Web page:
Submission deadline:

December 30, 2022

Architecture and Whiteness in the Early Modern World

Architecture and Whiteness in the Early Modern World
Editors: Dijana O. Apostolski (McGill University) and Aaron White (Mississippi State


Framing whiteness as a sensorial quality connate with ethical, aesthetic, epistemological, and ontological hierarchies, this edited volume will examine how the category of whiteness shaped architectural theories and practices across periods, peoples, and geographies. What was
architecture’s role in race-making, constructions of whiteness, and processes of othering more generally? How was whiteness architecturally questioned, reinforced, conceptualized, practiced, and materialized? And how did whiteness intersect with categories such as class, nation, gender, beauty, hygiene, and health? In sixteenth-century Italy, for instance, architects theorized and practiced whiteness as analogous to fairness, purity, health, and morality. During Japan’s Edo Period, women’s powdered faces symbolized moral and aesthetic value. By invoking the white heron, the Himeji “White Heron” Castle (c.1617), also known as Hakuro-jō or Shirasagi-jō,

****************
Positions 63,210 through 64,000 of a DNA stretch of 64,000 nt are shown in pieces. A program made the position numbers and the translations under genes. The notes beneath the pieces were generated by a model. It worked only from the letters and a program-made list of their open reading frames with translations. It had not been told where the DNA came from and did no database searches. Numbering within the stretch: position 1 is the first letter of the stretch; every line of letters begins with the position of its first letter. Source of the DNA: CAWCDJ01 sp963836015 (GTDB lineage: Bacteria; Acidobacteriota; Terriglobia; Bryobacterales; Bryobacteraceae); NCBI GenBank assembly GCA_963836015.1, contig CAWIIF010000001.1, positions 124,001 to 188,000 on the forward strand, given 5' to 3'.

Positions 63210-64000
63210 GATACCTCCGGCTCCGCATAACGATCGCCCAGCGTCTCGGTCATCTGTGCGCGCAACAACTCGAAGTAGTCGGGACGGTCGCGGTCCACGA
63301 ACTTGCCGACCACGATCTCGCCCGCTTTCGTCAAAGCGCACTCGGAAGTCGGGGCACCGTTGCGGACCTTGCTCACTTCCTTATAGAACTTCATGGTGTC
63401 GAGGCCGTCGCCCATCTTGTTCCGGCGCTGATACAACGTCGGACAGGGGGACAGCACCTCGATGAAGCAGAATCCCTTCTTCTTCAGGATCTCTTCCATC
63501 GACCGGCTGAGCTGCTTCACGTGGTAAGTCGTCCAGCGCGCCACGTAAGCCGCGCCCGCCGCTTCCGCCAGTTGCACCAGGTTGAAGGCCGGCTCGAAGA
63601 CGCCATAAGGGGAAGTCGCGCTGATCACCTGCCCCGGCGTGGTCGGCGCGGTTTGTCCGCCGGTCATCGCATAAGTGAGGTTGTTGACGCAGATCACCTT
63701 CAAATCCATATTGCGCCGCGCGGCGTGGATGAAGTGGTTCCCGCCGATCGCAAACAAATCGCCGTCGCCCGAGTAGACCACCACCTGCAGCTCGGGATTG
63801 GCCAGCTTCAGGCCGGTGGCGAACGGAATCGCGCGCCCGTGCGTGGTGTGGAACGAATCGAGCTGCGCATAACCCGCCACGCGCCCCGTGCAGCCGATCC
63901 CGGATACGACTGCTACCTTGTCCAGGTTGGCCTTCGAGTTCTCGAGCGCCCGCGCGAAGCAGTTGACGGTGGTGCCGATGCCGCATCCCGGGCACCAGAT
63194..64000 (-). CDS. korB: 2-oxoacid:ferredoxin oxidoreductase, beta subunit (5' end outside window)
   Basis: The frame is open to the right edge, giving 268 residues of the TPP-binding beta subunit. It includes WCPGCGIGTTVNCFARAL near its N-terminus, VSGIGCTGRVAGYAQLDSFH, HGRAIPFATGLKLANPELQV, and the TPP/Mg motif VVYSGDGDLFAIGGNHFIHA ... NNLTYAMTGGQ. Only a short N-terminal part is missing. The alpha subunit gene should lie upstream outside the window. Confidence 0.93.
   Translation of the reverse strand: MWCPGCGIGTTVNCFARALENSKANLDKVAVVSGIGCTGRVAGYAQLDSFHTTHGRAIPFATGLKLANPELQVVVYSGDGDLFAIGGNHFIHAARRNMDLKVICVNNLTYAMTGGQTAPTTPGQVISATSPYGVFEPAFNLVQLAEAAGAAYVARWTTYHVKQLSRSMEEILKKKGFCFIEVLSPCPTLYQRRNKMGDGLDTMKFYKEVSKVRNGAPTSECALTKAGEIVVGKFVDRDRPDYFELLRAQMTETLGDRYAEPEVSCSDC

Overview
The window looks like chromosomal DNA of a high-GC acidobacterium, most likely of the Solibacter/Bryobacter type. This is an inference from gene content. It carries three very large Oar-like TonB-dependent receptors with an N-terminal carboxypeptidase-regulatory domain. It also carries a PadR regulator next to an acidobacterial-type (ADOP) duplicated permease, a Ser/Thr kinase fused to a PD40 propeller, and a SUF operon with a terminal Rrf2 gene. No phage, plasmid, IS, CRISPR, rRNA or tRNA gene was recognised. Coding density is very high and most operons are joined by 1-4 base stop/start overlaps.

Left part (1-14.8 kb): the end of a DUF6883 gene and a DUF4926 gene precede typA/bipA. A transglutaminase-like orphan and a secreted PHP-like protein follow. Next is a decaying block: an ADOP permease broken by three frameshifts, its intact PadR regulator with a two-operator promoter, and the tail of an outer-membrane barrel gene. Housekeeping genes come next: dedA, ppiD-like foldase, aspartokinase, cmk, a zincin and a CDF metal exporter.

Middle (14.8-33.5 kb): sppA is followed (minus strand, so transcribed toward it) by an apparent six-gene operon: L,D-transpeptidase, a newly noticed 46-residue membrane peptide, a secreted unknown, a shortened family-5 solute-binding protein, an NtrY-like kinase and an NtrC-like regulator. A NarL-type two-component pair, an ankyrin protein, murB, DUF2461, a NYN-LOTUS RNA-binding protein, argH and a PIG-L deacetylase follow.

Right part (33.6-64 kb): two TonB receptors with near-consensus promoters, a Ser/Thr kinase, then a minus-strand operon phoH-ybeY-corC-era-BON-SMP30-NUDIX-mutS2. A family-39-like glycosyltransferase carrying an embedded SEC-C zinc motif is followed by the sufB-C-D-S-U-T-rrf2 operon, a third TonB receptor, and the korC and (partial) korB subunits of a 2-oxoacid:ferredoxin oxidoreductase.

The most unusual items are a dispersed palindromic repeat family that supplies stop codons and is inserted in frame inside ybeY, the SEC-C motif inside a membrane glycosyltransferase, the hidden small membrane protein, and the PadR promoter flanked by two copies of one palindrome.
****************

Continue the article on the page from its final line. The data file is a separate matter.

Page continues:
architecturally emblematized grace and nobility.

The editors look forward to proposals that address architectural engagements with whiteness, concepts of race, and othering outside of Europe and European colonialisms, as well as examples from early modern Europe and the Atlantic world. Topics may include, but are not limited to, architectural treatises, drawings, maps, surveying reports, travel narratives, institutions, dwellings, building materials and techniques, demolition, interiors, historiography, periodization, and architectural controversies.

“Architecture and Whiteness in the Early Modern World” is considered for publication as part of the Routledge Series on Critical Junctures in Global Early Modernities, edited by Nicholas R. Jones (Yale University) and Derrick Higginbotham (University of Hawaii at Manoa). Consult the series here. Please submit a CV and abstract (300 words) to Dijana O. Apostolski ( and Aaron White ( by 30 December 2022. Completed chapters will be due on 30 July 2023.

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